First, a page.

The Europeans seem to set the pace in so many aspects of being green, I suspect that living in an area of high population density where you have many neighbours — literally and on your national borders — makes you more conscious of the outward effects of your personal decisions.
Though I’m not a girly girl I do use skincare products as well as some makeup, I like to know what I’m using, what’s in it and where it came from. My serendipitous stumble onto Nath’s blog last year has been a total win.
With Anna inspiring me domestically and creatively, Brydie getting me baking and planting, it’s surely time to kick back with a book so that means dropping in on Lyn. I first stumbled across Lyn’s blog several years ago, it was a serendipitous discovery as Lyn is both widely read and in-depth read in so many areas.
In her blog header she quotes Logan Pearsall Smith aphorism“Some people say life is the thing, but I prefer reading” which made me laugh out loud when I first caught sight of it and isn’t it true in so many ways?
Creating one’s virtual tribe is one of the joys of the Internet. Through social media, blogs and forums we can get to know people who share our values, seek similar sorts of information or share skills we wish to learn. Finding my tribe is a delicious and continuing adventure, the fact that you are here reading indicates you’re one of my tribe.
I don’t recall how I first linked to Anna’s blog but I do remember the first post I read Clothesline Raptures. It seemed to me that anyone who could talk about pegging out clothes with such transparent joy had to be a kindred spirit.
Anna’s straightforward articulate writing, centering on home and family along with the simple joys of daily living, spoke to me immediately and continues to do so years later.
I am inspired by what Anna achieves within her home, in her personal creative pursuits, in homeschooling her children, in hosting people in her home, all while living simply and thriftily.
What I particularly like about Anna is that while she aims high, she neither holds herself to perfection nor pretends to achieve perfection. Prolific she may be in creative output, hosting celebrations, learning new skills but scattered throughout her blog you’ll find posts on how she achieves these through thinking, planning and — I would be remiss if I did not say — her abiding faith.
I applaud Anna’s philosophy that the house or garden needn’t be perfect before she sits down, that there is no rule that everyone in the house gets to play “except Mother” and I love how she actively engages in the small pleasures of the everyday.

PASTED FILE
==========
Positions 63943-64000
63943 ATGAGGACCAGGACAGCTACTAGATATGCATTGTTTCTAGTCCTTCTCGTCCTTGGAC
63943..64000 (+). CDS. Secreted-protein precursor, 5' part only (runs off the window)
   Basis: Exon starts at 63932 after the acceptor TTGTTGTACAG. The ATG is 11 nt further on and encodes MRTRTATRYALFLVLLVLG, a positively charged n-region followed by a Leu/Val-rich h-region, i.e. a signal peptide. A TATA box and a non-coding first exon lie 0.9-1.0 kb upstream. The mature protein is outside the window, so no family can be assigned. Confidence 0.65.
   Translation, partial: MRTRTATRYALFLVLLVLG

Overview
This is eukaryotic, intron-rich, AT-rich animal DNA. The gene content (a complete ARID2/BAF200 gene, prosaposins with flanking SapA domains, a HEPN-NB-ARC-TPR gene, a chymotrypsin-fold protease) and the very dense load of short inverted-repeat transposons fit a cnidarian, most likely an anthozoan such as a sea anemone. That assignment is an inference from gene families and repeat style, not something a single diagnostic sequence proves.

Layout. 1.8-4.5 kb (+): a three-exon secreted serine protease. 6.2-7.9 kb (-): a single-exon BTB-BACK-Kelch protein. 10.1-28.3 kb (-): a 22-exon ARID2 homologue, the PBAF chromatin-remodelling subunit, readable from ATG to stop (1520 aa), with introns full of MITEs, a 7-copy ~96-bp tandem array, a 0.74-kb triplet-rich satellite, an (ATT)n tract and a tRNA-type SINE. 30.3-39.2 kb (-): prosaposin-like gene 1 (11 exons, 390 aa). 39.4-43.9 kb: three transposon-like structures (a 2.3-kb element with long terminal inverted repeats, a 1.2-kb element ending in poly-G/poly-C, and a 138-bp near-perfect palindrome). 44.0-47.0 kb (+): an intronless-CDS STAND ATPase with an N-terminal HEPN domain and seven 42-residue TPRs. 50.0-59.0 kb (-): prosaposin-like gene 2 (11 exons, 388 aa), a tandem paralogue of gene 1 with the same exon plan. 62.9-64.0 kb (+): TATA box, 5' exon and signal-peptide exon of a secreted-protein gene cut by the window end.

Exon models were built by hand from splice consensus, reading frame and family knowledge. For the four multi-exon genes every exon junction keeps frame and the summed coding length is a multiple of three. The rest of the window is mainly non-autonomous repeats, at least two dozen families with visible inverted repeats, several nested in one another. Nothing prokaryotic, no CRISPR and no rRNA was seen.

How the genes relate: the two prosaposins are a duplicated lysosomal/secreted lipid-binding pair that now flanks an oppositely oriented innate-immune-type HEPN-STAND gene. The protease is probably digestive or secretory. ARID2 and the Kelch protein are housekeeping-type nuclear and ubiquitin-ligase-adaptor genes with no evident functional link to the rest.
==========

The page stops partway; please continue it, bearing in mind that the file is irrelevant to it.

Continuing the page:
Having homeschooled her four (now) adult children and still homeschooling her fifth (youngest), she has much experience to share. In her popular Homeschool Heresies post she urges parents to:
5. Live an interested life. I cannot put this in bold enough face. You are interpreting the world to your child. Is it fascinating for you? Are you engaged in creating, in thinking, in knowing people? Do you make music, take pictures, cook, teach yourself to sew, hike someplace new, learn to fish, eat at a new restaurant, take the back way into town? Are you reading about the history of mental illness, repairing furniture, learning to oil paint? *Show* your child how interesting the world is, and they will love to learn.
Would that we all did that, homeschoolers, parents or otherwise.
It was 2008 or 2009 when I first met my friend Rhonda online. We were born some years apart in the same city, we were each in our sixth decade when we baby boomers met, I was still negotiating territory that Rhonda was firmly walking so her prior experience catapulted me joyfully into the “bloom where you are planted” country.
It was both a relief and a serendipitous meeting for me.
Previously Tony and I had tried to negotiate how we might become self sufficient and it left us more stressed than fulfilled. Finding an affordable few acres, managing those few acres while working for a wage and remaining green throughout was a big big ask.
When I stumbled across Rhonda’s blog her “simple living” take offered a doable concept able to be practiced here, in our home, with no financial investment, no tree or sea change, all we had to do was adapt what we had and what we wanted to do.
So we did.
We had changed careers, we were running our own business after years of working for mainstream employers but we were doing it on our terms. To shake up the mix we tripled the size of our house after we left teaching (to blend three houses into one home) so we weren’t following the expected middle age downsizing formula.